The enthusiasm of singers who perform pop-up opera is great - but is there any point to it, asks Rupert Christiansen.
Opera’s resilience is nowhere more evident that in its current habit of popping up in pub theatres, abandoned warehouses and back gardens, staged and performed by people doing it for love rather than the minimum wage (if that).
Budgets for these shows are minuscule: sets and costumes are hempen homespun, the orchestration reduced to a piano trio, and the singers largely recent graduates desperate to secure a foothold on a slippery professional ladder. The Arts Council gives them no money and they are reliant on donations from private individuals to make up what they cannot milk from the boxoffice takings. Their efforts draw small but loyal audiences, usually very appreciative, and you might say at the very worst, that no harm is done.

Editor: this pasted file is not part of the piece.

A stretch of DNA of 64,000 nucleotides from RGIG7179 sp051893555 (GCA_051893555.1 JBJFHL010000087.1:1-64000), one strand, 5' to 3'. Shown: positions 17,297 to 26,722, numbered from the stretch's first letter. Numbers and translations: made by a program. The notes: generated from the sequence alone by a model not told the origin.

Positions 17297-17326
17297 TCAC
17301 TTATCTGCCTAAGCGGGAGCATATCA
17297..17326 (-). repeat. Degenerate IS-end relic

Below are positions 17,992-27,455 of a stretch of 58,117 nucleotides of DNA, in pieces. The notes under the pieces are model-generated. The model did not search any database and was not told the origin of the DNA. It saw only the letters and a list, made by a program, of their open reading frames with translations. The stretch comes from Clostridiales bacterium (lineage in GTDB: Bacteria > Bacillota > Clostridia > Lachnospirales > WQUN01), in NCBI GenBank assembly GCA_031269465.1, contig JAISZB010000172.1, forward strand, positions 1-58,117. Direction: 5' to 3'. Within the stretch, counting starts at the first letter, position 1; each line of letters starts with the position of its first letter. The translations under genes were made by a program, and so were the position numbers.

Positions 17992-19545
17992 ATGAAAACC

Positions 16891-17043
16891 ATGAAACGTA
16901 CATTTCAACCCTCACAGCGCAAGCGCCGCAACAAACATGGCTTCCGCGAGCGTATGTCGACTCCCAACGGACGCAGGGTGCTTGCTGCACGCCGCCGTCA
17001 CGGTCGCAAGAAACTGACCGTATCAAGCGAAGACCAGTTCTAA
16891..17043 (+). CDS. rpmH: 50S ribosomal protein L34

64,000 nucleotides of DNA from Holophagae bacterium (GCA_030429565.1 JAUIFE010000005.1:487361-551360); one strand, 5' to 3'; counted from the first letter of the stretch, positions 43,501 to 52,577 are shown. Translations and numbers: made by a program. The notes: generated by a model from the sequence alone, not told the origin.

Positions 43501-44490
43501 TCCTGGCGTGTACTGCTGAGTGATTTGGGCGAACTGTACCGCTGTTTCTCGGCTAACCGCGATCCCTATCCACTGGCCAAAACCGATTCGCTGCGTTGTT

But for the critic these pop-up performances pose a quandary: how can ...